Hairdesser: Young Skakel said, 'I've killed before'
By John Springer - Court TV

NORWALK, Conn. A Greenwich hairdresser testified Wednesday that he overheard Michael Skakel tell a girl when he was a teenager, "I've killed before," but never notified authorities until jury selection was under way in the Kennedy cousin's murder trial.

Prosecution witness Matthew Tucciarone picked out Skakel in an old photo as the bushy haired teenager who entered his shop with another boy and a girl in late 1975 or early 1975. At the time, Skakel's brother, Thomas Skakel, was the prime suspect in the Oct. 30, 1975, beating death of 15-year-old Martha Moxley.

Michael Skakel asked for a trim. While Tucciarone was getting ready, he said he overheard Skakel say, "I'm going to get a gun and I'm going to kill him."

The girl in the group replied, "You can't do that," Tucciarone testified. He said it was then that Michael Skakel allegedly said, "Why not? I did it before. I killed before."

The girl, whom Tucciarone assumed was a nanny or caregiver, ended the conversation by saying, "Shut up, Michael," according to testimony.

Judge John Kavanewsky Jr. cautioned jurors that the statement cannot be used as evidence that Skakel may have a propensity for violence but, if believed, it could be evidence that Skakel said he had once killed someone. Tucciarone said he had no way of knowing whom Skakel wanted to shoot or what prior killing he could have been talking about.

On cross-examination, Tucciarone said he mentioned the incident to a couple of customers who were lawyers and to his wife but did not tell authorities about it until April, when jury selection in Skakel's trial was well under way. A Stamford Superior Court marshal who had been going to Tucciarone's shop for 15 or 20 years advised Tucciarone that he should call prosecutors.

Sherman brought out the fact that Tucciarone figured out from reading newspapers as early as 1980 that the youth who allegedly made the statements in his chair four or five years earlier was Michael Skakel. Although it was not true, Tucciarone believed a published report then that Michael Skakel was living abroad.

Asked why if he was concerned that Skakel was living in another country and might kill someone there, Tucciarone said, "That's another country's problem, not ours." The remark brought sustained laughter from the gallery and even Kavanewsky's poker face showed his amusement.

The testimony of Tucciarone, the last witness Wednesday and the 21st since testimony began May 7, marks a new phase in the trial in which the prosecution is expected to call several witnesses who will testify that Skakel confessed. On Thursday, Lawrence Zicarelli, a former driver for the Skakel family, is expected to tell jurors that Skakel jumped out of a car in the mid-to-late-1970s and threatened to jump off the Triborough Bridge in New York because he had done "something bad."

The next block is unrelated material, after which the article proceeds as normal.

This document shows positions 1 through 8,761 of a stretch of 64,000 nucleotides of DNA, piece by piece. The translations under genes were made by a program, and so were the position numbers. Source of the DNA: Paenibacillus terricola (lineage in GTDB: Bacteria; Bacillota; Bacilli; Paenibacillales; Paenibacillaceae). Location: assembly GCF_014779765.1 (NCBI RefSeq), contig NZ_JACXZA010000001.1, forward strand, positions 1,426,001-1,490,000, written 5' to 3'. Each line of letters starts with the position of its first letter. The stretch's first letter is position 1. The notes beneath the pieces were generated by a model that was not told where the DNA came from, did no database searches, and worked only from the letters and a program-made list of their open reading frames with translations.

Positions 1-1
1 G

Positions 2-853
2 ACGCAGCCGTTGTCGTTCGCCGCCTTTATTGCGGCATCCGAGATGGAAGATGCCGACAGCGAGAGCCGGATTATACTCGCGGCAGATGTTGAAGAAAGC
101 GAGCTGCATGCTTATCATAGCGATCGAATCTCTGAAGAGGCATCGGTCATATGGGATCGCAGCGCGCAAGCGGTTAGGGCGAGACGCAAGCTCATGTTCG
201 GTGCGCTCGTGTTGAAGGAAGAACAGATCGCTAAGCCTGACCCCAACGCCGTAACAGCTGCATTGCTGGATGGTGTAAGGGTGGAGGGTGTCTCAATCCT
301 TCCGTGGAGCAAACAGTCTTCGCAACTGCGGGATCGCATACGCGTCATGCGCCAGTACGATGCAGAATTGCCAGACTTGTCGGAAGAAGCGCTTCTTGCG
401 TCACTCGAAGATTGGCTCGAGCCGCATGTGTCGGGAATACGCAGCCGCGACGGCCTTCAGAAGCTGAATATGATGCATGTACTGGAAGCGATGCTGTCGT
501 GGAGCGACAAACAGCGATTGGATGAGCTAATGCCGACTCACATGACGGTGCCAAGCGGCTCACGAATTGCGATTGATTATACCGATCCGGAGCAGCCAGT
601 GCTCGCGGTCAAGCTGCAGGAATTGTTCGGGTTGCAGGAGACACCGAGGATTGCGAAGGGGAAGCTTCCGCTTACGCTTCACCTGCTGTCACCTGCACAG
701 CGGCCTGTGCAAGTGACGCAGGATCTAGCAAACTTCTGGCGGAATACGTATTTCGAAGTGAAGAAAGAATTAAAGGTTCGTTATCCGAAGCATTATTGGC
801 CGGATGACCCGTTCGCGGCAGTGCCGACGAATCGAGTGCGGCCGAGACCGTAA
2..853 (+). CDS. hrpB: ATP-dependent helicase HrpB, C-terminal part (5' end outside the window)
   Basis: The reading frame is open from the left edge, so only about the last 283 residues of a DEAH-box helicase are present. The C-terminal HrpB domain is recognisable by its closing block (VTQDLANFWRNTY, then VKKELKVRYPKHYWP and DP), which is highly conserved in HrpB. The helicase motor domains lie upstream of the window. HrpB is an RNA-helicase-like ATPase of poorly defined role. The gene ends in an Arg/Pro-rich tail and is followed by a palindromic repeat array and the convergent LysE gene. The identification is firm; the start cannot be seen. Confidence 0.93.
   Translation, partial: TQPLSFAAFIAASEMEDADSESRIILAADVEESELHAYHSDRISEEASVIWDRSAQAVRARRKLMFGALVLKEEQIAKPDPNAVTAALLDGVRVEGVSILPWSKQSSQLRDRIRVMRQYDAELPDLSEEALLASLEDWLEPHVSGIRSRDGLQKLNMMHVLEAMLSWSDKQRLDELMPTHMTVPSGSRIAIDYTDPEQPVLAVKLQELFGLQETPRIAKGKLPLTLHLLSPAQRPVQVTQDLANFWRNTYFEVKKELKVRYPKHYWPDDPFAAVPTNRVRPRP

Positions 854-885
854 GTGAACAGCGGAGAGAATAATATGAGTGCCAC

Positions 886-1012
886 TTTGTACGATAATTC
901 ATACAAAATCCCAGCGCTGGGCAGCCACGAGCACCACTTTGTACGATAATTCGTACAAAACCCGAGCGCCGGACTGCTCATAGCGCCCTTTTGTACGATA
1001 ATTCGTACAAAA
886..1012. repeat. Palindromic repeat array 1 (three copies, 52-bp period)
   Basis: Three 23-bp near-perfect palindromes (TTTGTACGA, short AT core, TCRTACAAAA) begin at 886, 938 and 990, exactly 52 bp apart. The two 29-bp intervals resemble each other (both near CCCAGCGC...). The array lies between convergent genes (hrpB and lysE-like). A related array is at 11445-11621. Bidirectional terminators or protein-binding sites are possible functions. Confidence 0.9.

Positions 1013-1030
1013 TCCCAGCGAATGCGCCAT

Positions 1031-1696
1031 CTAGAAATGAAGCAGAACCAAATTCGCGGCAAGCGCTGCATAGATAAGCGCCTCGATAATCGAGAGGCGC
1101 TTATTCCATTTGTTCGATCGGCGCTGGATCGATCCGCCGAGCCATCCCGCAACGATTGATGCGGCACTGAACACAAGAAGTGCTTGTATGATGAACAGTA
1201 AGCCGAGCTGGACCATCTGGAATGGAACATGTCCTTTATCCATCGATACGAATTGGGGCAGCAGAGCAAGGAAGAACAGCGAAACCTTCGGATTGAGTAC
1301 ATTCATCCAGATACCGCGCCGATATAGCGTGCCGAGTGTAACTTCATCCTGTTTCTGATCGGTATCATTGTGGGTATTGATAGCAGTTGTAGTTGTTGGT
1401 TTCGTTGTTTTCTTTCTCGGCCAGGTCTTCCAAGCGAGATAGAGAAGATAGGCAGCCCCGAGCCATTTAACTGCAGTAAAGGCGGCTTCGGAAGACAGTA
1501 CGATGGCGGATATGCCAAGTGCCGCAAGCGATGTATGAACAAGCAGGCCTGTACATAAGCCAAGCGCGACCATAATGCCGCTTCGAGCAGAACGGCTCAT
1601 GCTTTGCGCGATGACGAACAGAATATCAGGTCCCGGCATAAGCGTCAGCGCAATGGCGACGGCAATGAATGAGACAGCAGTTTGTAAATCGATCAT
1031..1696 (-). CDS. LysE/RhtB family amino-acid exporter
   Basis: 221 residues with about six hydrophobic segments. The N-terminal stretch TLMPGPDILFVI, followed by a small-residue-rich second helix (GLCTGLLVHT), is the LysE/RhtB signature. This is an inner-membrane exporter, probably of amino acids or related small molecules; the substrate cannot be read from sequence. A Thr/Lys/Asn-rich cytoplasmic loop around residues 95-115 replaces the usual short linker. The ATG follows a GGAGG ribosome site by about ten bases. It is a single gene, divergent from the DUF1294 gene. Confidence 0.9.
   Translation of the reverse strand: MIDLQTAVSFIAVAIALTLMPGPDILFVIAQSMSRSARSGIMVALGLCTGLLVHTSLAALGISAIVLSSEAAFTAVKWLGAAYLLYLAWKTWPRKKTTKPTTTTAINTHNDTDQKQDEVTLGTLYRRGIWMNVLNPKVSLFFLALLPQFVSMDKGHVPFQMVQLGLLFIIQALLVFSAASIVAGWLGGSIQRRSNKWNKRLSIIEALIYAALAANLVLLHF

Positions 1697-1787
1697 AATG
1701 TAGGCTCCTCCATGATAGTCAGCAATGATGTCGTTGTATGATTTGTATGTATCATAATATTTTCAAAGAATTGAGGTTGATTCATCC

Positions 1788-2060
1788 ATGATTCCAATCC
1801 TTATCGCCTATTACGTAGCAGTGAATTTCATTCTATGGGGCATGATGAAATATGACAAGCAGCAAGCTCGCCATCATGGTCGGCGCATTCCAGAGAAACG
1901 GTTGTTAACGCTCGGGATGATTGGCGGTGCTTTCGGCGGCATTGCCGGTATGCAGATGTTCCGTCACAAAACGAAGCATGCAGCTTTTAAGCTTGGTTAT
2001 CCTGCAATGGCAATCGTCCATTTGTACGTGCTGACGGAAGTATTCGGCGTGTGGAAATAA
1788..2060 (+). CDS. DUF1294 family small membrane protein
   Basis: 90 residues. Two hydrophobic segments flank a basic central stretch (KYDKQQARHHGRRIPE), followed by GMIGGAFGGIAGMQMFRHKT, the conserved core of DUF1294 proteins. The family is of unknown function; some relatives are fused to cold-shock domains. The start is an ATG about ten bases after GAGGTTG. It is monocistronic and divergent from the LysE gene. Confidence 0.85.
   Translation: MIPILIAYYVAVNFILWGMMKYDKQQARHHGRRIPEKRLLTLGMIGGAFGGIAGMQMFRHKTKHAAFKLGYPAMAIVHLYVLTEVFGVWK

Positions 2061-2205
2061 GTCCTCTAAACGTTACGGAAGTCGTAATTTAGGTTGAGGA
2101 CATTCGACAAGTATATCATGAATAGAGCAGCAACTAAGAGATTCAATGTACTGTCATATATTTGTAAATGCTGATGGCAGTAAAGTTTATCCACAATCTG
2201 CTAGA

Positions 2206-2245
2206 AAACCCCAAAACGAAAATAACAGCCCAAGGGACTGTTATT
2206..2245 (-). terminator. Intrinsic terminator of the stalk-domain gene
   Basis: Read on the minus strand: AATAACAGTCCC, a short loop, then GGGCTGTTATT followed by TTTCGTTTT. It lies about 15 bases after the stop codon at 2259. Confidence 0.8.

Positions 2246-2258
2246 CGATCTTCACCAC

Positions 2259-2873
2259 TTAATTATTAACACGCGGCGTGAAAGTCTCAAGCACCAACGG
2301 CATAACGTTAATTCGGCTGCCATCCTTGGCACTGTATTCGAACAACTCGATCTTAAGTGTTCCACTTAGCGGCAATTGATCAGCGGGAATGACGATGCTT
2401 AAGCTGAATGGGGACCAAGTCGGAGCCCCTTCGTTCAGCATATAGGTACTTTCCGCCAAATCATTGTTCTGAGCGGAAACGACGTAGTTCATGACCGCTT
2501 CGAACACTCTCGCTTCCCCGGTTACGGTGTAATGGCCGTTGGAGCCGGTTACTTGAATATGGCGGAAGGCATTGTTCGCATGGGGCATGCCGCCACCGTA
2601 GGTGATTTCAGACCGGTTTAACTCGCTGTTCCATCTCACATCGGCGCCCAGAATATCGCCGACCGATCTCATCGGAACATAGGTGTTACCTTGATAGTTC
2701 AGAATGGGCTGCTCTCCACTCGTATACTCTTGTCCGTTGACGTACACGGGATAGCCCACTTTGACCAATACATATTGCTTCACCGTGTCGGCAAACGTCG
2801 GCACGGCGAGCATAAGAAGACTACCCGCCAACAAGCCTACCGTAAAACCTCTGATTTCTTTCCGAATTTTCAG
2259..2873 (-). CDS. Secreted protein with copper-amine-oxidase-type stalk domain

The first of several former students of Maine's Elan School, a reform school for wayward young adults of means like Skakel in the 1970s, are expected to take the stand sometime Thursday. In the past, Elan witnesses have testified that Skakel became very emotional after enrolling in the school in 1978 and made incriminating statements about the Moxley murder, including, "I did it."

Prosecution witness Mildred "Cissy" Ix on Wednesday retracted her grand jury testimony in 1998 that Skakel's father, Rushton Skakel Sr., confided in her in 1981 that the defendant was questioning whether he could have been involved.

"He said Michael had come up to him and he said, 'You know. I had a lot to drink that night and I would like to see if I could have have had so much to drink that I would have forgotten something and I could have murdered Martha," Ix, who still lives in the neighborhood where the murder occurred, told the grand jury.

On the stand Wednesday, however, she said she was mistaken and that she had put words into Rushton Skakel's mouth that he never said. Ix explained that she was confused and rattled when she testified before the grand jury and meant only to say that Rushton Skakel seemed concerned that his son wanted to take a truth serum. "It really was my own thoughts. I know Rush never believed that Michael Skakel could do this," she said, "but he was surprised in the eighties that Michael came and wanted sodium pentothal."

Dorthy Moxley, the victim's mother, said outside the courtroom that she was once close to Ix and was not pleased that Ix tried to distance herself from the grand jury testimony. Moxley said that Ix visited her in New Jersey for lunch several years ago and basically said she believed Michael Skakel and his family had suffered enough.

Moxley said she did not know what to say to that.

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